NEW YORK — New sensitivity training with dealing with sex assaults may soon be in the future for the NYPD if a proposed bill by the New York City Council moves forward.
The legislation was just introduced Wednesday by council members Laurie Cumbo, Helen Rosenthal and Vanessa Gibson.
Cumbo tells PIX11 the bill was in the works for some time, but a recent incident with a local police precinct in Brooklyn provided a momentum and illustrated to some why more training could be helpful.
Statements made by Brooklyn Precinct Commander Captain Peter Rose out of the 94the Precinct recently struck a nerve.
During a community meeting, he implied one form of sexual assault is worse than another and that stranger rapes are the troubling ones.
Rose has since apologized but his comments created momentum for new legislation in the works out of the City Council.
Cumbo introduced the bill requiring the NYPD train all new recruits members in additional sensitivity training relating to the handling of gender based sexual harassment and sexual assaults It also says additional training should be reinforced every two years.
“It's important for us to talk about these issues. It's important for the police force to hear about these issues so that comments such as Captain Rose's are not the norm when it comes to how people think about this particular issue,” said Cumbo.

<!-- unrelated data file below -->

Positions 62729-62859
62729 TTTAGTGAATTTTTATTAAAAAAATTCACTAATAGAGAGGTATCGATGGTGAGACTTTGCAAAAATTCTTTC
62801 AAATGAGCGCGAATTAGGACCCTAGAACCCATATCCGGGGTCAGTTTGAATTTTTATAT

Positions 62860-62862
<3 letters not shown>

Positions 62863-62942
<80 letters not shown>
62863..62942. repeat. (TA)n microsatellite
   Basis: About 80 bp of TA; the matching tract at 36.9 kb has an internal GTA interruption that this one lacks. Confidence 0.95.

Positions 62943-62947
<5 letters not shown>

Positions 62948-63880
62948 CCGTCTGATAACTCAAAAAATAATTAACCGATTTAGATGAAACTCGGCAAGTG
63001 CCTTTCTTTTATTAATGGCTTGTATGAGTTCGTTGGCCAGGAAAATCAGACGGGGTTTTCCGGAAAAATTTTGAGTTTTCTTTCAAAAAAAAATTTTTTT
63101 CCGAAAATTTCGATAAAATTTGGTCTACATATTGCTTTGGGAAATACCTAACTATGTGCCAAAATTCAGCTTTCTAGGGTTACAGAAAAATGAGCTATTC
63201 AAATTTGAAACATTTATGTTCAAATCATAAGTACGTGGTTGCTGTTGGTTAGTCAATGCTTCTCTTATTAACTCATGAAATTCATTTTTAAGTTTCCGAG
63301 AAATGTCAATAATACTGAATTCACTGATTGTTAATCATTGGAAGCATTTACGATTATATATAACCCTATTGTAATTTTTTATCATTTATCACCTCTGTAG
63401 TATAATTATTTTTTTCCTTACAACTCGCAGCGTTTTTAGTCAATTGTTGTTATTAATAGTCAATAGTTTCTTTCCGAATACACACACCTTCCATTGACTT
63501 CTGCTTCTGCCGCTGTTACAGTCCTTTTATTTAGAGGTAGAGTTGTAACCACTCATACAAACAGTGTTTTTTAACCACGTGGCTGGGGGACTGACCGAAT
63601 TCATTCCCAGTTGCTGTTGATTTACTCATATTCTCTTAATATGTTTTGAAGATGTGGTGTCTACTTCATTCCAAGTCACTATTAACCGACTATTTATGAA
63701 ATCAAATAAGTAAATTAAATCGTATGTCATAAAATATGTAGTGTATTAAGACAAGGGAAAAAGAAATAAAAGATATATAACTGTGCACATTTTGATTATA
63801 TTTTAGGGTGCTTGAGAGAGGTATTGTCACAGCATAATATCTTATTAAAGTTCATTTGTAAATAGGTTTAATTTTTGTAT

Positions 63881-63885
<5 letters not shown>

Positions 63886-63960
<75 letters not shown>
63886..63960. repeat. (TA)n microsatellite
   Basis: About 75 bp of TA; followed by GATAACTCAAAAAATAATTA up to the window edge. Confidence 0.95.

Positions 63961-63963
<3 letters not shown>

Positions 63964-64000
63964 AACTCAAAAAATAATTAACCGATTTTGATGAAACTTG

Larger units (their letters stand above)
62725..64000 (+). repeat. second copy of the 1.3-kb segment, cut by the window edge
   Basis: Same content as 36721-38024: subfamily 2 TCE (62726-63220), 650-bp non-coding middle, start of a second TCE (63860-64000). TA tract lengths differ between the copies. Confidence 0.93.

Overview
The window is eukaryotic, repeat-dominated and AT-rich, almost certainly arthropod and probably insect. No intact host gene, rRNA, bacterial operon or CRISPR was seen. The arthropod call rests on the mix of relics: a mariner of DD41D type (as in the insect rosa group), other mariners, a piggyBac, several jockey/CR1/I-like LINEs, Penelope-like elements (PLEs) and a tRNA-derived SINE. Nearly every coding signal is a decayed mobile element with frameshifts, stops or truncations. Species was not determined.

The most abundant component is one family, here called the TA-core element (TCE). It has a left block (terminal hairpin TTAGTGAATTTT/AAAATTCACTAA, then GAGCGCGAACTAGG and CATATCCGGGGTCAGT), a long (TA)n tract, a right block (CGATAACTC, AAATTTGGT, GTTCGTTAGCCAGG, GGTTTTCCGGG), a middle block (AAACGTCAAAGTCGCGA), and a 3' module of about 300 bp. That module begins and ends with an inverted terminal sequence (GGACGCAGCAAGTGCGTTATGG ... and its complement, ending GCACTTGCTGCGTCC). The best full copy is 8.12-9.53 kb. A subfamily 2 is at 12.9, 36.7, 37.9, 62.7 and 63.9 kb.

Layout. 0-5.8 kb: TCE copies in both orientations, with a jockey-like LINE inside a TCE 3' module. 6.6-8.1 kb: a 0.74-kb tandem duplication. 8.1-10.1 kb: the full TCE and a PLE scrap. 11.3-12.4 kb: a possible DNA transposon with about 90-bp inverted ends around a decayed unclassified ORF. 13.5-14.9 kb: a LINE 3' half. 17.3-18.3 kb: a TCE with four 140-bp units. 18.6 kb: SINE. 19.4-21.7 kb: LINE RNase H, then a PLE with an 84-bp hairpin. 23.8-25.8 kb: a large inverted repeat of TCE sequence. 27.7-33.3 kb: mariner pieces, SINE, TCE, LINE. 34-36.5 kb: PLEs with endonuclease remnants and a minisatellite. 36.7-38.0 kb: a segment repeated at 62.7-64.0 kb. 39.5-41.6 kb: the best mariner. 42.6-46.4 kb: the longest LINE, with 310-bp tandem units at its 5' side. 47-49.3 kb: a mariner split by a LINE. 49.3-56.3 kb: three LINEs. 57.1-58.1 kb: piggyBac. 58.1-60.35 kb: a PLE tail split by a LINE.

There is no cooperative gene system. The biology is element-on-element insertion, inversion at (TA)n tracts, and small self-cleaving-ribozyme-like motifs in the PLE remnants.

Hollaback, an organization working to empower victims of sexual assault and address harassment head on, said it has already trained transit officers three times in 2014 and 2015. The group says they would look forward to working with the NYPD to expand that practice.
“A lot of women have shared that they feel like their experiences aren’t validated or not believed. Or they feel apprehensive or nervous to talk to a police officer,” explains Debjani Roy, Deputy Director of Hollaback.
The training, PIX11 has learned, already exists for NYPD detectives, however, the requirement is not extended to all levels of the department.
PIX11 News reached out to the NYPD for comment on the legislation, but did not receive a response.